6. Inspired by your post I too enjoyed a plate of Haggis, Tatties and Neeps. I ended up with The Caledonian Kitchen’s Highland Beef Haggis.

    It was my first ever sampling of Haggis and I enjoyed it thoroughly. It tasted alot like Faggots (I grew up in England before moving to the states), but without the gravy.

  7. Unfortunately, haggis is almost impossible to find in the USA due to the old ban on imported products from the UK containing sheep’s lung (not helped by the BSE issue in the 1980s). I once had the interesting experience of sampling a hog roast in a bun…with haggis stuffing. Delicious and almost overpowering.

  8. SM89 says:

    Ideally you should serve it with tatties (potatoes) and neeps (turnips) with a little butter. Serve with either Whiskey or Irn Bru XD true experience.

  9. Kat says:

    Hey, we have that dish here in Brazil, it is called “buchada”. It follows the exact same recipe as tradicional haggis but it is made of goat, not sheep. In can be found in many parts of the country and it always made using fresh ingredients, never canned or smoked. It is a bit too strong tasting for me, maybe the sheep version is more on the mild side? But I can´t help thinking the “buchada” (think i´ll call it goat haggis), is just the perfect thing for the Dothraki ^^. Love the recipes I´ve tried so far too.

  10. harbqll says:

    I managed to locate the haggis recipe we used at War a few years ago:

    • 1 lb beef heart , cut into 2-inch strips
    • 1 lb beef liver
    • 1/2 lb lamb stew meat, cut into 1-inch pieces
    • 1 1/2 cups peeled and finely chopped yellow onion
    • 4 tbsp Scotch whisky (Glenfiddich Solera Reserve 15 year single malt, obviously)
    • 2 cups McCann’s steel-cut oats (toasted first on a cookie sheet at 375F for 10 minutes)
    • 2 tsp salt
    • 1/2 tsp freshly ground black pepper
    • 1 tsp thyme
    • 1/2 tsp rosemary
    • 1/4 tsp nutmeg
    Casings
    • 3 beef caps (http://www.casings.com/html/home-english.html)
    • 1 cup cider vinegar and 1/2 tbsp salt, in 2 quarts cold water
    Directions:
    Place the beef heart in a large pot and cover with water. Simmer (with the lid on) for about an hour to 90 minutes. Add the beef liver and lamb stew meat and let it go another half hour. Remove from heat, extract the meat and set aside. Save around 1 cup of the stock.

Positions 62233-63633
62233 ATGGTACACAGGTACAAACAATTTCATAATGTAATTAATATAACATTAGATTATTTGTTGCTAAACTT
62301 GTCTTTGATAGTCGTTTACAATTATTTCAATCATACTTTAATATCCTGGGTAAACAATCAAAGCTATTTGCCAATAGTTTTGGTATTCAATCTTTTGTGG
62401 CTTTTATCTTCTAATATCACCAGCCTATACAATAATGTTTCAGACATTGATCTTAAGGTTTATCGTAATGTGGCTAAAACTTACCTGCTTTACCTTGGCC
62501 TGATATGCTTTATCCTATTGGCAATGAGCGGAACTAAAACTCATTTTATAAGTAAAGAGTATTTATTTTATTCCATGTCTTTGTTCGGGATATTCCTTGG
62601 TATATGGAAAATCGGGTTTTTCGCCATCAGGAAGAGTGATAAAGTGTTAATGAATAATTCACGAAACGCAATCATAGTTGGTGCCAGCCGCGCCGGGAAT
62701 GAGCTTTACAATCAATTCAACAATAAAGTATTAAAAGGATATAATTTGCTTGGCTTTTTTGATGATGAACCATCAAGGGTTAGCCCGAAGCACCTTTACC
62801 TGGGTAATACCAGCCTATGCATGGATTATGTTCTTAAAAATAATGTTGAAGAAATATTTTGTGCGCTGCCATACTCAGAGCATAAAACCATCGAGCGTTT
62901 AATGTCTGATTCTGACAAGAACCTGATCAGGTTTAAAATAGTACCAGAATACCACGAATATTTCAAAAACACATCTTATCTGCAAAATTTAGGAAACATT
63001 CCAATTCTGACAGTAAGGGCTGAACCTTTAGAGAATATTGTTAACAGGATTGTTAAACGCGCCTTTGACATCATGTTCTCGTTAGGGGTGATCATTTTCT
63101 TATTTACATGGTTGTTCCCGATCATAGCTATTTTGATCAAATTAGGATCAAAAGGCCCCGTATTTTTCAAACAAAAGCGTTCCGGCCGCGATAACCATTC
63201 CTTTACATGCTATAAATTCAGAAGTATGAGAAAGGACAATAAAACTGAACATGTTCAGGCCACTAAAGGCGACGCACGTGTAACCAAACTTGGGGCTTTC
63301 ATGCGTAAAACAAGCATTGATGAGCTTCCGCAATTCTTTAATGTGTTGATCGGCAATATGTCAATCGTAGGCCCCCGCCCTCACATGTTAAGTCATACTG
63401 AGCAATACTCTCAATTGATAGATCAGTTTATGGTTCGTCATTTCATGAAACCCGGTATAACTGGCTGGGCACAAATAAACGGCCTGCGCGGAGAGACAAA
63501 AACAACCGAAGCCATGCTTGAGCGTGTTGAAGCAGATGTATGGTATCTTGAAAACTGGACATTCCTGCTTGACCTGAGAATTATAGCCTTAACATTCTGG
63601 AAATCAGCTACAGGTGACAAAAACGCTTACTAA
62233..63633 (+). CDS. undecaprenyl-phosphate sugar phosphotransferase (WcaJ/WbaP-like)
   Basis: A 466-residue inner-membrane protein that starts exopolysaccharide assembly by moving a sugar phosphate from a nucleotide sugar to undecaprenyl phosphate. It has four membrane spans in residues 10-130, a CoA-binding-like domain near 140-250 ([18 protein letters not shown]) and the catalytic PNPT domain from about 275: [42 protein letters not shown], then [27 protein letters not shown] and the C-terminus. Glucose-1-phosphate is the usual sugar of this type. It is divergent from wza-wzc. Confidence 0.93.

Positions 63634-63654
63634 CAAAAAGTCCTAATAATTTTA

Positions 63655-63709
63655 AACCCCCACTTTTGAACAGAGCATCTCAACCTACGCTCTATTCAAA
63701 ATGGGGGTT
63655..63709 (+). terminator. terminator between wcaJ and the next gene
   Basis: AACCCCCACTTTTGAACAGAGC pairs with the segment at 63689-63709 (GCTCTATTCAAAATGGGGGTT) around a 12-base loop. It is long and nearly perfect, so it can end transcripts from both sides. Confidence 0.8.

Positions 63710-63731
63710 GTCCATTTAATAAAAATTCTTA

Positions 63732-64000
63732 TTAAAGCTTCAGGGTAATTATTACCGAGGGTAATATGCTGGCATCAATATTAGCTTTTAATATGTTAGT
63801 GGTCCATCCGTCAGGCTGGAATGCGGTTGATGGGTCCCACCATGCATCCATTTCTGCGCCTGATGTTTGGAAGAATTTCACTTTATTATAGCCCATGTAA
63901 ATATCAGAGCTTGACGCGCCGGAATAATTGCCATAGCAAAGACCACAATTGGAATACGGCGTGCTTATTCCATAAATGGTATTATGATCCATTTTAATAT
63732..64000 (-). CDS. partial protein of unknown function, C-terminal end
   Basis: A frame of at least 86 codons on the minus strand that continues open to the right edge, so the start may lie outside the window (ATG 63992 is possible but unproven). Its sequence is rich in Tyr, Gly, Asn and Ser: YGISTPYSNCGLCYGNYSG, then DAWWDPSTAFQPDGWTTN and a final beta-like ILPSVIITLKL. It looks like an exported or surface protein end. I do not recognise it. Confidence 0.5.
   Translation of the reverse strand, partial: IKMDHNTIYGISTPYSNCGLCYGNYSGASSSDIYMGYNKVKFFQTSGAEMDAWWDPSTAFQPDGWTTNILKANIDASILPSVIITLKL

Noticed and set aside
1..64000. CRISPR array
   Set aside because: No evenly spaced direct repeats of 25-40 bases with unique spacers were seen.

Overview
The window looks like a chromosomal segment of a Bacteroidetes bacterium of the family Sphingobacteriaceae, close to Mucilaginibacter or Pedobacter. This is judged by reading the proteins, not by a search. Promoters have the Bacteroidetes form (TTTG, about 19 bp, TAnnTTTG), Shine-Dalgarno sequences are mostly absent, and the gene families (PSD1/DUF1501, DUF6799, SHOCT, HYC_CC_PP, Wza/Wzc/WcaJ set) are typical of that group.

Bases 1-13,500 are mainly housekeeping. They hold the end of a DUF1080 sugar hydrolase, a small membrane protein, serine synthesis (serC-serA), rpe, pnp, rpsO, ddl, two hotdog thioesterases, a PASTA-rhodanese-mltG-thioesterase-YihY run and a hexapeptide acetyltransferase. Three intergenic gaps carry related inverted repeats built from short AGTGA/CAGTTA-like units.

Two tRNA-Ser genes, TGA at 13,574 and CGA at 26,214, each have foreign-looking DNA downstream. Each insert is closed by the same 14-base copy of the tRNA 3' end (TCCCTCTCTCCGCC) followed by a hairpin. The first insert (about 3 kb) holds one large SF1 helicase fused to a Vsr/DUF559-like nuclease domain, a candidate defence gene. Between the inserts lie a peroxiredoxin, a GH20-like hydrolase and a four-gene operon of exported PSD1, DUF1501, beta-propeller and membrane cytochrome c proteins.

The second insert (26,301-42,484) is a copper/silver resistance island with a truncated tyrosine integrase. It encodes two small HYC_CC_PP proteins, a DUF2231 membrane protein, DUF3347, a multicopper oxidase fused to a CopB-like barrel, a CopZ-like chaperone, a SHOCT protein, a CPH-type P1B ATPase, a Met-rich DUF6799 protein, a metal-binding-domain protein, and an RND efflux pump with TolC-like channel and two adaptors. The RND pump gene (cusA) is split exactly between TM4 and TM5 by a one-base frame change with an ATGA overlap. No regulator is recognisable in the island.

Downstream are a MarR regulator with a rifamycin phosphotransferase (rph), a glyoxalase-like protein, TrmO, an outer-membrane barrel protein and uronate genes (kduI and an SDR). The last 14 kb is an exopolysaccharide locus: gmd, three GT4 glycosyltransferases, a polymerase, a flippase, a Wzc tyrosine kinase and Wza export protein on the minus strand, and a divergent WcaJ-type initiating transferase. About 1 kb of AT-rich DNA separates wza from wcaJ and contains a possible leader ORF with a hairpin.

While all that is going on, rinse out your beef caps in cold water, then turn them inside out and soak them in your salt & vinegar mixture for around 30 minutes. Then drain and rinse them well, inside and out.
    Grind up the meats using a coarse grinder plate. (Kitchen-aid rocks!) Mix in the onion, oatmeal, scotch, spices, and enough of your reserved stock to make it workable. Divide the resultant mixture three ways, and fill your beef caps. Tie off the ends with string; some will be open at both ends, others are close-ended. Place your finished haggis in the fridge until mealtime.
    When you’re ready to serve, prick them all over to vent for steam. I used corn-on-the-cob holders. Then drop them in a steamer for an hour to 90 minutes
    Serve with Neeps and Tattys, and a beef or lamb gravy.

  11. Julia Jensen says:

    If you’re lucky enough to have gone to Jungle Jim’s near Cincinnati (http://www.junglejims.com), and visited “England” (the section where I get all my tea and toffee while an animatronic Robin Hood & Pals look down from on high), you’ll find cans of Haggis. And also Vegetarian Haggis.

  12. A_Boleyn says:

    If I ever saw it on a menu, I wouldn’t mind giving it a try but as to making it myself or even buying a canned version, not that Amazon.com ships food out of the US, that’s not going to happen. :)

  13. Pearse says:

    Anyone in Boston been to The Haven? Scottish joint in JP. Really nice beers and atmosphere but haven’t tried the food yet.